Monday, 17 April 2017

The worm might forgive the plough....

Guilty pleasures...




View from the Office window, on a sunny bank holiday.
Note the mobile niche habitat growing round the window frames.



🚜
Ploughing my own furrows... 

But what could be more innocent than a vegetable farmer turning her sod of an April evening?

Well that would depend upon who you ask... 

The case for the prosecution... 

Ploughing Inverts the profile, and carefully layered micro - ecology of the soil, thereby upsetting its delicate balance. Abit like turning a tower block and it's residents upside down, some might claim.

 It exposes same said microflora to damaging U.V. rays, and liberates organic carbon to the atmosphere. Turning the soil also disrupts its structure, thus making it more vulnerable to wind, and water erosion..


The case for the defence ...


Annual vegetables, which are most of the veg that we eat cannot be planted into weedy ground.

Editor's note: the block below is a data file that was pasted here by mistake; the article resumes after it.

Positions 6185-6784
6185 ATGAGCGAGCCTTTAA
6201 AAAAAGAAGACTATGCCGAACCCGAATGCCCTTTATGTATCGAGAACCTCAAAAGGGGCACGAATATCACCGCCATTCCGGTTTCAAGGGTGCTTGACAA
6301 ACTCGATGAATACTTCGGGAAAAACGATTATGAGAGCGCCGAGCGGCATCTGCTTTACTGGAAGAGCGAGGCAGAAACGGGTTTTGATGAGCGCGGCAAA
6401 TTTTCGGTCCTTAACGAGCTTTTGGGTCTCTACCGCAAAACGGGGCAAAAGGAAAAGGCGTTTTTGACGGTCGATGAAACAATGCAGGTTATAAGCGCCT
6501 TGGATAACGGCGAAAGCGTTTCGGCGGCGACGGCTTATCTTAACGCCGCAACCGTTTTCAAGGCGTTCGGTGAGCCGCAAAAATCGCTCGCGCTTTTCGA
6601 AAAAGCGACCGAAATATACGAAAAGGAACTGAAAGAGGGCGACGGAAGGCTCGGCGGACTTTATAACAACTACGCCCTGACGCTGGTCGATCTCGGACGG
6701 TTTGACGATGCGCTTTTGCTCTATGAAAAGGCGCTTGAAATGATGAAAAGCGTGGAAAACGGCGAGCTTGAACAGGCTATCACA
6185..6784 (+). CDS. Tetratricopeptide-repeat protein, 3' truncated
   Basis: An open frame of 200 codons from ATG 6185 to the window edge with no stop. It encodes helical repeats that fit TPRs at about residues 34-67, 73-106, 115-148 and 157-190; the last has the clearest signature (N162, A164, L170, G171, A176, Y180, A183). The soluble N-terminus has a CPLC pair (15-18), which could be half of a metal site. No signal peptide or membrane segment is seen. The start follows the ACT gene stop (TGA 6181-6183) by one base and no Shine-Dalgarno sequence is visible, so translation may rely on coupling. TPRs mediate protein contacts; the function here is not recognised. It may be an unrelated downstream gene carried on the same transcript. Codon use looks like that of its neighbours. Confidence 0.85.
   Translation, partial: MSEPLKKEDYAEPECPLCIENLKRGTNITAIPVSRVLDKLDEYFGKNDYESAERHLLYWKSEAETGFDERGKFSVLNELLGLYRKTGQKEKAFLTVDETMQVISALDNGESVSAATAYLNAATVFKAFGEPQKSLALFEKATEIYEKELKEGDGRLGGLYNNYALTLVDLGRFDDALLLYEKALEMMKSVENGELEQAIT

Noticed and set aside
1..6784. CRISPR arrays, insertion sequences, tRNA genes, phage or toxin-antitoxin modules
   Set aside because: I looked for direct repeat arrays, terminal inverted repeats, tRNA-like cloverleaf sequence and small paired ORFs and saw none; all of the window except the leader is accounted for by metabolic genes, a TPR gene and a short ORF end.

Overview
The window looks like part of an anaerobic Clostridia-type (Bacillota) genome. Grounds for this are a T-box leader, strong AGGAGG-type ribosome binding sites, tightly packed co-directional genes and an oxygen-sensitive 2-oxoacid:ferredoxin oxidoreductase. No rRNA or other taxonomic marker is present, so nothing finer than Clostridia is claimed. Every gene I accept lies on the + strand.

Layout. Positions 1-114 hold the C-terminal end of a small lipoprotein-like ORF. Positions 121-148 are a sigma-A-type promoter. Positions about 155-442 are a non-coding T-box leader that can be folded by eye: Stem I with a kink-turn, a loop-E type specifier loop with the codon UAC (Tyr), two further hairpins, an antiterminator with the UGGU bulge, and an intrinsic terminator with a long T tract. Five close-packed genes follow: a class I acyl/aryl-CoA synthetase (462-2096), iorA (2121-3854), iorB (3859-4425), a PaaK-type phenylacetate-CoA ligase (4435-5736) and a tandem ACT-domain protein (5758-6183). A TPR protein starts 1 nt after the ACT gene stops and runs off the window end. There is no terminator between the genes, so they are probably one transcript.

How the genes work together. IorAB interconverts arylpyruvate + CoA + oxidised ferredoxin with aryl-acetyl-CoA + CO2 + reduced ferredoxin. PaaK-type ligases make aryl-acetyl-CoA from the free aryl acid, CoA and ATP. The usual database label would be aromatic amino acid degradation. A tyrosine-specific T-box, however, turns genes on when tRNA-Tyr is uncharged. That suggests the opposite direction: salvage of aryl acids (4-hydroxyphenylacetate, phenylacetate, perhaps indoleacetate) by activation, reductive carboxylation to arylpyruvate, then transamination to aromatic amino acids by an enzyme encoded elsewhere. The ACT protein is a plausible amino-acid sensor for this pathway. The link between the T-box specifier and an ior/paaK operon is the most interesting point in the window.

They will suffer competition for air, light, moisture and nutrients. 

And weeds will harbour pests such as slugs. 

All this can lead to total crop failure. 


But we don't want to use toxic herbicides. . .


So what to do?


On a small organic garden scale, one can hand lift the perennial weeds and mulch, or hoe off the rest... 


But where is the labour, and mulching material to do that on six acres..?

 Vegetables, even organic ones don't command that kind of return...... 

Mortgage, wages, and other drear bills must be paid. .


So it nearly always feels like a compromise between doing the 'right thing' from a green point of view. And doing what has to be done..... To make a living, and feed people in the real world.



And O.K. yes I confess, I do enjoy the work too.... indecently so perhaps?

 It definitely has a dramatic effect, for the few litres of diesel burnt..... 

 I'll keep going for now, and leave others to pass judgement on my methods - but at least it's done reasonably straight 

... And really not that deep - a 'proper' farmer would probably call it pareing, rather than ploughing.

There were lots of lovely worms, most of whom , with luck wriggled away from the Jackdaws attention fairly swiftly.





And look! It's only a teensy two furrow plough -  Would be considered a mere toy; by most standards.



Next up - lots of compost to spread .

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